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Barry F. Sherr
Professor Emeritus Barry Sherr passed away at the age of 77. Barry was a marine microbiologist in CEOAS from 1990 until his retirement in 2012. Along with Professor Emerita Evelyn (Ev) Sherr, his wife and closest scientific collaborator, Barry led a productive career studying microbial organisms and their contributions to elemental cycles and food webs—both in Oregon’s coastal upwelling system and the Arctic Ocean. During his time at Oregon State, he and Ev participated in several multi-national Arctic projects, including the Arctic Ocean Section (AOS) and the Surface Heat Budget of the Arctic Ocean (SHEBA). He worked closely with Distinguished Professor Emerita Patricia (Pat) Wheeler, as well as many accomplished scientists at Woods Hole Oceanographic Institution, University of Rhode Island, and other institutions. See Barry Fred Sherr to read more.
Bob L. Smith
Robert L. “Bob” Smith, physical oceanographer and professor emeritus, passed away at the age of 84. Bob was part of CEOAS since nearly its beginning, as a graduate student and early investigator of coastal upwelling. He, Chris Mooers, Curt Collins and Dale Pillsbury were pioneers in using moored current measurements to study currents over the continental shelf. Bob spent nearly his entire career at OSU, aside from a NATO postdoc at NIO in England and a two-year stint at the Office of Naval Research in Washington D.C. from 1969 to 1971. He was a leader in the NSF-funded Coastal Upwelling Experiment (CUE) in 1972-1973 off Oregon, and follow-on experiments off Northwest Africa and Peru. See Robert L. Smith to read more.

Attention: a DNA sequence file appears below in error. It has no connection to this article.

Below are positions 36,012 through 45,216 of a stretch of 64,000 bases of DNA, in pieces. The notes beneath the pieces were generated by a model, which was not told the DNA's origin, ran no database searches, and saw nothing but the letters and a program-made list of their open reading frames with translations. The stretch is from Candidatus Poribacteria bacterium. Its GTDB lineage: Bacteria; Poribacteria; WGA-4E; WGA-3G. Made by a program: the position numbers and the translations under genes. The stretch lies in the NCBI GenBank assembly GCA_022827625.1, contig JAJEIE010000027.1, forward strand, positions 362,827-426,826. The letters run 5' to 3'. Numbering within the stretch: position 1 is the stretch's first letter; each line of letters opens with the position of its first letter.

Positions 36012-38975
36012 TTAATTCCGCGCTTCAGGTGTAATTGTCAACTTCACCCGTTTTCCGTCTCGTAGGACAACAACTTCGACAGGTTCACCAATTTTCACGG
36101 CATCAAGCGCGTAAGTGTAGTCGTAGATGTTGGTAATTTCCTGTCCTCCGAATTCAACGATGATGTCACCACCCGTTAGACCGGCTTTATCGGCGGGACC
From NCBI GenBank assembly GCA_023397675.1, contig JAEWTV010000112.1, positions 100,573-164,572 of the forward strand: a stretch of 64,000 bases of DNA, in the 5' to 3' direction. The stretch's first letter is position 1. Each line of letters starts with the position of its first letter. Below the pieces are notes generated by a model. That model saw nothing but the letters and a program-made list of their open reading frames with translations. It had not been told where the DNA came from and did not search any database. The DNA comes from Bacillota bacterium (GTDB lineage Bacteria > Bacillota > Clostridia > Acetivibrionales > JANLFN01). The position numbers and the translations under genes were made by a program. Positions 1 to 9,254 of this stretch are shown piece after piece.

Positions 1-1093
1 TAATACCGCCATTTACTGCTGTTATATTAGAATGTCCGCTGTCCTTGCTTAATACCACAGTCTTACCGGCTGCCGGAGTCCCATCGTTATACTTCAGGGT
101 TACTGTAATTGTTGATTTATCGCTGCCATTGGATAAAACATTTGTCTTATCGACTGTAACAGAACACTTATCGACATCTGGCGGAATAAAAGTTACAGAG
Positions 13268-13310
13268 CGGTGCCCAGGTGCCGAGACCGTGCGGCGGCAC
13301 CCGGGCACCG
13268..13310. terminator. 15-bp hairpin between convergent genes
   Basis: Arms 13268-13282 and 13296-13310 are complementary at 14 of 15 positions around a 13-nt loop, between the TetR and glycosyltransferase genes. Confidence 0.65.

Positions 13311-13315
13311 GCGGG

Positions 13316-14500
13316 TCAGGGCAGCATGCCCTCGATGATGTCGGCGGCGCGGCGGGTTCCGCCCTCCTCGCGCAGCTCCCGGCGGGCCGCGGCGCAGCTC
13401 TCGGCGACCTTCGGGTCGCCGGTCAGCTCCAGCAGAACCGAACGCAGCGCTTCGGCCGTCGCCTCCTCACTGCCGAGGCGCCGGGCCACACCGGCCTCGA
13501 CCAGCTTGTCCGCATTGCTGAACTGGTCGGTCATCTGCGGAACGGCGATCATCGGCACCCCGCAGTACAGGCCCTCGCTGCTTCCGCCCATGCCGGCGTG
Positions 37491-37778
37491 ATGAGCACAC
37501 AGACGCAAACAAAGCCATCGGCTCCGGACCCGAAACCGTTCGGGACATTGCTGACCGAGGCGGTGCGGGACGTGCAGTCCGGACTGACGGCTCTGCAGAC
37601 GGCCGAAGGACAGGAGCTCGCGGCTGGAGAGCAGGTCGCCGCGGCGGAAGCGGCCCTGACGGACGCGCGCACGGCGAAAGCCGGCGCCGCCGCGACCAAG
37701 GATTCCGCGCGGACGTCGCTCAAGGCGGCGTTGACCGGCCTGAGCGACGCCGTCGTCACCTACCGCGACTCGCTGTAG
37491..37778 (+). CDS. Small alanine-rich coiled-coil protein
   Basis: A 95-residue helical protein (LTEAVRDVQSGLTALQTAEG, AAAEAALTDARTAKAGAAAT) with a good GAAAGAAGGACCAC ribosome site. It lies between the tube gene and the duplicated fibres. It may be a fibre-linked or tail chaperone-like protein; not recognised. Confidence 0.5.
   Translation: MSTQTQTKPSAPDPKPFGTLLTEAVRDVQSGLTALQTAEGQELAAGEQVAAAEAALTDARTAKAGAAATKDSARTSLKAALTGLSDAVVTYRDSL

Michael H. Freilich
On August 5, 2020, the Earth Sciences community lost a passionate advocate for satellite remote sensing of the Earth. Michael Freilich died peacefully in his home in Kensington, Maryland, at the age of 66 after a gallant nine-month battle with pancreatic cancer. He had retired in February 2019, just nine months before his cancer diagnosis, after a distinguished career working more than 35 years for the National Aeronautics and Space Administration (NASA) and in academia at the College of Earth, Ocean, and Atmospheric Sciences at Oregon State. He will be remembered for his intellect, scientific accomplishments, and deep strategic thinking, as well as for his integrity, wit, and generosity of spirit. See Michael H. Freilich Memorial Fund to read more.
John D. Stanley
John Stanley passed away quietly after a four-month battle with pancreatic cancer. He was surrounded by family, compassionate help and a fitting assortment of computers, radios and electronic gizmos. John was a long-term core member of CEOAS since 1991, serving as an assistant administrator in computer and camera technology. He was instrumental in developing a suite of optical measurement approaches to observe nearshore phenomena. In addition to his career, John served in the Civil Air Patrol, achieving the positions of Major and Lieutenant Colonel. In ARES, Amateur Radio Emergency Services in Oregon, John helped facilitate communications in search and rescue training and missions. He has assisted in training for Oregon’s local ARRL, American Radio Relay League. John has also served Northwest Hills Community Church in sound and video ministry. See John Stanley to read more.